If you’re like at least 25 percent of your peers, you’ve probably tried to sit through a big lecture class. And if you’re like anyone else who has ever gone to one of those big lecture classes — instructors included — you’ve probably found yourself saying, “My goodness, what a snoozefest!” If you’re like at least 25 percent of your peers, you’ve probably tried to sit through a big lecture class. And if you’re like anyone else who has ever gone to one of those big lecture classes — instructors included — you’ve probably found yourself saying, “My goodness, what a snoozefest!” Yep, there are no two ways around it: College is even more boring than the extended edition, almost-nine-hour-long Director’s Cut of “Blade Runner.”
However, there’s no reason that it has to be so awful. In fact, if we were running the show, your undergraduate experiences would be every bit as fun as those portrayed by award-winning actors in “American Pie 2,” “American Pie Presents Band Camp” and “American Pie Presents Beta House.” What follows, then, is a point-by-point breakdown of how we’d make school cool even for folks who aren’t tools and fools.
Classes. Ugh, talk about a pain in the neck. There’s nothing worse than waking up at the crack of noon at some point in March, logging on to the new version of my.pitt.edu and discovering that you’re enrolled in a whole bunch of nonsense classes. U.S. history? English literature? Calculus? Who has time for all that when you’ve got a “Dancing with the Stars” party to attend and several thousands scalps to take during a marathon session of “Call of Duty 98: Innocent Civilian Abattoir”? Well, our super-school is going to scrap this fusty old crap and replace it with course offerings that will ensure you get your $70,000-of-student-loans-worth of entertainment. How does a loaded spring schedule of “Movie of the Week I: ‘Transformers,’” “Introduction to March Madness and Bracketology,” “Cool internship with the Pittsburgh Steelers where you just sit around and watch Steelers games over and over,” “Health and Physical Education: Advanced Chicken Fighting” and “Spring Break Study Abroad: World Bikini Tour” strike you? Of course, even if you love your courses, attendance will be optional.
Tests. Here’s another aspect of college that’s nothing but unpleasant. Let’s take a typical exam question: What year did the American Revolution begin? Now, unless you’re a Jeopardy! egghead or perhaps an unfairly “on-the-spot” Sarah Palin getting mugged by the left-wing media, you’re not going to want to take a stab at answering that. In fact, you’d probably prefer to run as far away from that brainteaser as you possibly could. Years of scientific research that we’ve just made up indicate that tests — or any current means of gauging progress in a class, for that matter — aren’t the least bit fair. Every question, including that last one, is laden with so much bias and confusion and deception that it’s impossible to arrive at a “correct” answer. In place of these tests, we’re going to have our instructors offer “chill-ins” where they cruise over to your pad and get a sense of your amazing vibes, grooves and so forth.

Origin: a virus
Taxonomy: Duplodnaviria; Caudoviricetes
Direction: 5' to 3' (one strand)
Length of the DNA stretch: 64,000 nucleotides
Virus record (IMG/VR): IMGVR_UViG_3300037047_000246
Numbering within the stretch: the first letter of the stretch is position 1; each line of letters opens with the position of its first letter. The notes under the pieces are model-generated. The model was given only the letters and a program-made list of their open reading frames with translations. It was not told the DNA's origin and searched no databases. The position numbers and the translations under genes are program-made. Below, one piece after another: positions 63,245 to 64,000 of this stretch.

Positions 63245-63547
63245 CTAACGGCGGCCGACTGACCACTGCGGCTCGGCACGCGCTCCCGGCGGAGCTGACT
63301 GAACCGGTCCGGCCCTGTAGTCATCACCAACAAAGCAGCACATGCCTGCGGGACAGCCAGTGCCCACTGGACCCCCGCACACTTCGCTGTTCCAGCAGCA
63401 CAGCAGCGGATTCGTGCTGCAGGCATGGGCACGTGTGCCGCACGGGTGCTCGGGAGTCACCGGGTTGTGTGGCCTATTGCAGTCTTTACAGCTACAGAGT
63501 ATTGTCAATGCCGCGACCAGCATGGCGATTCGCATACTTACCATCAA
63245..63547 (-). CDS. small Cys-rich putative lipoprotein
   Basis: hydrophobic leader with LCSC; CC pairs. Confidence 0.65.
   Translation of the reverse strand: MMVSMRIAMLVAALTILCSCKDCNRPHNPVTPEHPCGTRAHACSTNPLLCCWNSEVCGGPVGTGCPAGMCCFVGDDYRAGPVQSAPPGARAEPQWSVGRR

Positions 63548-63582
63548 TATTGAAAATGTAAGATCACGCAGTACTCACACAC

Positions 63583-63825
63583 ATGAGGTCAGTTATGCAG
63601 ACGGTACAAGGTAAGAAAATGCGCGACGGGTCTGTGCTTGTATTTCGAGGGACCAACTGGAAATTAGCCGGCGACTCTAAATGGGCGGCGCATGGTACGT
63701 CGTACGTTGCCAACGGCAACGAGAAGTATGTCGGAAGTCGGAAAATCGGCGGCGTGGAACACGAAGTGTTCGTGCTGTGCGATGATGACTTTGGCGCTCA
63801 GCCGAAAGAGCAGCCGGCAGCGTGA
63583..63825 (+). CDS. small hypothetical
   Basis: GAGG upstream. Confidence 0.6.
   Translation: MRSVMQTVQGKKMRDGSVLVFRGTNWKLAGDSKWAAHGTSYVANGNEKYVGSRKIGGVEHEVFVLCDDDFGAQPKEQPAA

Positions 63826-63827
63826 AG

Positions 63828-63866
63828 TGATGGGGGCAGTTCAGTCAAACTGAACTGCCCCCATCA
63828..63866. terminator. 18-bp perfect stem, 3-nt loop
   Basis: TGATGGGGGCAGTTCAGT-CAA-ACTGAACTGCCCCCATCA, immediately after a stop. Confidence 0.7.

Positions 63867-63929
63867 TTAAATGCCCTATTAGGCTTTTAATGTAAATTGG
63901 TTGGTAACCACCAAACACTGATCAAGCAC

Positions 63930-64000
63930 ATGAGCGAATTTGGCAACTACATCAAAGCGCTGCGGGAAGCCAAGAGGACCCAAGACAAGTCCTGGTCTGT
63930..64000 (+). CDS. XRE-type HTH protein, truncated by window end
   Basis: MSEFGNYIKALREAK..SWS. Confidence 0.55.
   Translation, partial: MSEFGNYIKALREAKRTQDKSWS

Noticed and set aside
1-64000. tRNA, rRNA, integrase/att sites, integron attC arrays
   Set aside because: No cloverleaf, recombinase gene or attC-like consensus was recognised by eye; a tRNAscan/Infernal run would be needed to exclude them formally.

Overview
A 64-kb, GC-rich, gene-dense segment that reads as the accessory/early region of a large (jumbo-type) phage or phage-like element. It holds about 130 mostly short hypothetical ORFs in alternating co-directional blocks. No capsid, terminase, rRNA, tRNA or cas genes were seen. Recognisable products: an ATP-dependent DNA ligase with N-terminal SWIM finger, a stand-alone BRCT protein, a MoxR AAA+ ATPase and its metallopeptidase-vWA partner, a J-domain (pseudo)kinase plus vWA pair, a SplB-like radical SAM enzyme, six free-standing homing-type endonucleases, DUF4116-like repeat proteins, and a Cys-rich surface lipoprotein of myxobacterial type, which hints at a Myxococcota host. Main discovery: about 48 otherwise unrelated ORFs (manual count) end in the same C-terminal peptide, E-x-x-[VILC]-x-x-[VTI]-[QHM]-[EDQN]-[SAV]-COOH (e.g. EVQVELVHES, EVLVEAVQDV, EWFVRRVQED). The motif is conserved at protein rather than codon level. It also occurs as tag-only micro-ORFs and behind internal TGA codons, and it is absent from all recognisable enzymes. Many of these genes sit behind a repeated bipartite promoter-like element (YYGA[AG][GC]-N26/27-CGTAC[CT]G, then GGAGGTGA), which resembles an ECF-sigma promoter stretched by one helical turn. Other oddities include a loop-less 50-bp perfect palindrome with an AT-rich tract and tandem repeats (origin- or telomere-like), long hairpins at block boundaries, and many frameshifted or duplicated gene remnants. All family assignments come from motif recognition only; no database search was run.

Instructors. Man, don’t get us started on those instructors! Why on earth would anyone pay top dollar to listen to a bunch of grandmas and grandpas whisper tedious monologues about Foucault, rhizomes and aporias? If we’re shelling out $70,000, we expect to see someone who could give Bachelor Brad or disgraced Sen. John Edwards a run for their money in the looks department. To remedy this problem, we plan to add a “hot or not” field on our student evaluation forms. If the instructors don’t measure up, they’re out the door. Oh, and the remaining teachers — Bachelor Brad levels of hot or not — should boast well-honed shtick that puts them on par with legendary yuksters Sinbad and Dane Cook.
Food. In order to better serve the dietary needs of undergraduates on the freshman-15 hardgaining plan, we intend to add restaurants serving $5 pizzas to the meal plan. Vast amounts of Mountain Dew (and its neon-colored variants) and Cheetos will be dispensed during the remaining “classes” in the hopes of keeping the students/paying customers awake.
Housing. All students over 21 will be housed in small, filthy and dimly-lit apartments located above pubs and speakeasies in the South Side. This part of our plan — which is quite logical, given young people’s need to “get frosty” and “smashfaced” — will also afford these students easy access to the “hair of the dog” necessary for rapid hangover recovery.
Clubs. Clubs will still exist, but they will be managed by paid employees instead of students. Accordingly, students will be able to maintain membership in numerous clubs and thus burnish their CVs while still devoting sufficient time to securing a high rank in the online ladder for “Call of Duty 1008: Beating Peasants to Death With a Hammer.”
Study abroad. As noted earlier, study abroad programs will continue, but only in locations where “light” narcotic use has been decriminalized and bathing suits can be worn outdoors year-round.
Although traditionalists might cavil at our bold plan, we would respond by arguing that we are merely adjusting the purposes of higher education to meet the demands of consumers. As the University of Phoenix and other prestigious online schools have proven, the customer is always right. And so are you, regardless of whether you answered “1066,” “1492” or “1941” to that question about the American Revolution.
Oliver Bateman is the junior admissions officer at the Moustache College of America. Apply for one of our best-selling correspondence courses at moustacheclubofamerica.com and follow our live classroom feed at http://twitter.com/#!/MoustacheClubUS.